Archive for January 3, 2011


BIOMETRICS: GIVING YOU YOUR NEW I.D CARD

Imagine you’re James Bond, and you have to get into a secret laboratory to disarm a deadly biological weapon and save the world. But first, you have to get past the security system. It requires more than just a key or a password — you need to have the villain’s eye, his voice and the shape of his hand to get inside. This technology what villain implemented is nothing but a field in biometrics. You might also encounter this scenario, minus the deadly biological weapon, during an average day on the job.

In this article, you’ll learn about biometric systems that use handwriting, hand geometry, voiceprints, iris structure and vein structure. You’ll also learn why more businesses and governments use the technology and whether Q’s fake contact lenses, recorded voice and silicone hand could really get James Bond into the lab (and let him save the world).

Instead of using something you have (like a key) or something you know (like a password), biometrics uses who you are to identify you. Biometrics can use physical characteristics, like your face, fingerprints, irises or veins, or behavioral characteristics like your voice, handwriting or typing rhythm. Unlike keys and passwords, your personal traits are extremely difficult to lose or forget. They can also be very difficult to copy. For this reason, many people consider them to be safer and more secure than keys or passwords.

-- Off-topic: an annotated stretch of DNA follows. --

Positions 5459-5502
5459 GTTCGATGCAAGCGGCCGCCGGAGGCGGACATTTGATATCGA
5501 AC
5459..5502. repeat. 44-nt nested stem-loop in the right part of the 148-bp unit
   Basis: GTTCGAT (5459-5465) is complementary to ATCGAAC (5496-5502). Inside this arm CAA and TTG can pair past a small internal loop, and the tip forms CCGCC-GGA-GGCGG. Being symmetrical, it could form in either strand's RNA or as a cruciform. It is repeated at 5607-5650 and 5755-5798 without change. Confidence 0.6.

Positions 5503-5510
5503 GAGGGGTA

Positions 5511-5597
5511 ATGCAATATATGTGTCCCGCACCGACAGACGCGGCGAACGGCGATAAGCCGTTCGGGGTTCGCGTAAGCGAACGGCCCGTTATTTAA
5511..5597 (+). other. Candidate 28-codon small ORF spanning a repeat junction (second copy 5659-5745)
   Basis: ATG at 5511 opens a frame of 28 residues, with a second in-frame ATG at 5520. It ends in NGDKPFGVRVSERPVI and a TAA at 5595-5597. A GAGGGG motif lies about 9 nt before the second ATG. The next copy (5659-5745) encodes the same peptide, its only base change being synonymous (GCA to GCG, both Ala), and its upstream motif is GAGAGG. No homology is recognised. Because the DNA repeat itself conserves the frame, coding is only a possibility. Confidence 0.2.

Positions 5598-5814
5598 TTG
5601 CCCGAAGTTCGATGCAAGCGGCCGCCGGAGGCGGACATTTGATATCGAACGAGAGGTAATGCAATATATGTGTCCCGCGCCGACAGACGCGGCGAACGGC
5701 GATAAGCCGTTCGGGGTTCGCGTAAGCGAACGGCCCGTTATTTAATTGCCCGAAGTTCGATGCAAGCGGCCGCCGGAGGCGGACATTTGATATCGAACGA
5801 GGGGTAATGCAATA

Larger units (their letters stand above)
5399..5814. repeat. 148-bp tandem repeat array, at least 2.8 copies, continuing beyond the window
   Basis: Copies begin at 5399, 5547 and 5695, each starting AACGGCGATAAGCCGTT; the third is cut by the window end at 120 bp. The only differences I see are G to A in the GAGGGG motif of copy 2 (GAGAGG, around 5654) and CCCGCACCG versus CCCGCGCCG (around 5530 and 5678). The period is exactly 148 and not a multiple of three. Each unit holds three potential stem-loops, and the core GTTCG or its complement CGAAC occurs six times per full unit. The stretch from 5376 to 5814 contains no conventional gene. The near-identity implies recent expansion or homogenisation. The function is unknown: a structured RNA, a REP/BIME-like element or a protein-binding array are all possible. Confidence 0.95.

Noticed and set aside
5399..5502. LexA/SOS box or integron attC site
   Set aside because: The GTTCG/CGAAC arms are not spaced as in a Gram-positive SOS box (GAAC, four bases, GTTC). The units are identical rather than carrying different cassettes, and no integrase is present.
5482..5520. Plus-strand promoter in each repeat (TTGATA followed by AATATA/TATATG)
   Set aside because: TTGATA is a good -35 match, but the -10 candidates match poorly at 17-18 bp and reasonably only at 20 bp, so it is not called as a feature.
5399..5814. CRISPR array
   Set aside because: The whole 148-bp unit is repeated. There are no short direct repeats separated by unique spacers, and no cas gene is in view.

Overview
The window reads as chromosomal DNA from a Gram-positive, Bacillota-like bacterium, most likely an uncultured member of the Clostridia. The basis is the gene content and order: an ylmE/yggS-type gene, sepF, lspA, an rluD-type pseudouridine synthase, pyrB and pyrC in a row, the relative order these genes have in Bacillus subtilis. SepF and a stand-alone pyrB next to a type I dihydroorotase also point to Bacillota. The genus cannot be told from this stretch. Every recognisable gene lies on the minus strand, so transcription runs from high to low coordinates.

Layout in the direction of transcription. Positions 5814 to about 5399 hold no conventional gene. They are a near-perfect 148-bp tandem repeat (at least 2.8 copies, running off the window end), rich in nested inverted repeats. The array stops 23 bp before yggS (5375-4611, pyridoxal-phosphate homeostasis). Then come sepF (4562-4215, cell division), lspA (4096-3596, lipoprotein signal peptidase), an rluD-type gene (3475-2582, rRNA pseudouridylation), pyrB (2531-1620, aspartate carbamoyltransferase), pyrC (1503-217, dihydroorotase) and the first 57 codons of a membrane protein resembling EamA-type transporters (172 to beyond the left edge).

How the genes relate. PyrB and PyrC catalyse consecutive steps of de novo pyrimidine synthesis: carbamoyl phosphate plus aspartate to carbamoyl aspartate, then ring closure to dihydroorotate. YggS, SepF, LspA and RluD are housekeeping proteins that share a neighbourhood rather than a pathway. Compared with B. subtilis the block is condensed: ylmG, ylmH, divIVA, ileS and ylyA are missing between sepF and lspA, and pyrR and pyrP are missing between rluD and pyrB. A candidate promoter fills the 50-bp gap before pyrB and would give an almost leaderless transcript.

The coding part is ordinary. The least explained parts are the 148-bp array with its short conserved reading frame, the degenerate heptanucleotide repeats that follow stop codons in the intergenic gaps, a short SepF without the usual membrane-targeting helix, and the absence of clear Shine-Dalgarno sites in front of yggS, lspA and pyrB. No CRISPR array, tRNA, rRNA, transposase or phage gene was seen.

IRIS OF OUR EYE ….WHICH IS USED FOR IDENTIFICATION IN BIOMETRICS

Continue reading

Advertisements

MEMRISTORS

A memristor (pronounced /ˈmɛmrɨstər/; a portmanteau of “memory resistor”) is a passive two-terminal circuit element in which the resistance is a function of the history of the current through and voltage across the device. Memristor theory was formulated and named by Leon Chua in a 1971 paper.

On April 30, 2008, a team at HP Labs announced the development of a switching memristor based on a thin film of titanium dioxide. It has a regime of operation with an approximately linear charge-resistance relationship as long as the time-integral of the current stays within certain bounds. These devices are being developed for application in nanoelectronic memories, computer logic, and neuromorphic computer architectures….

Continue reading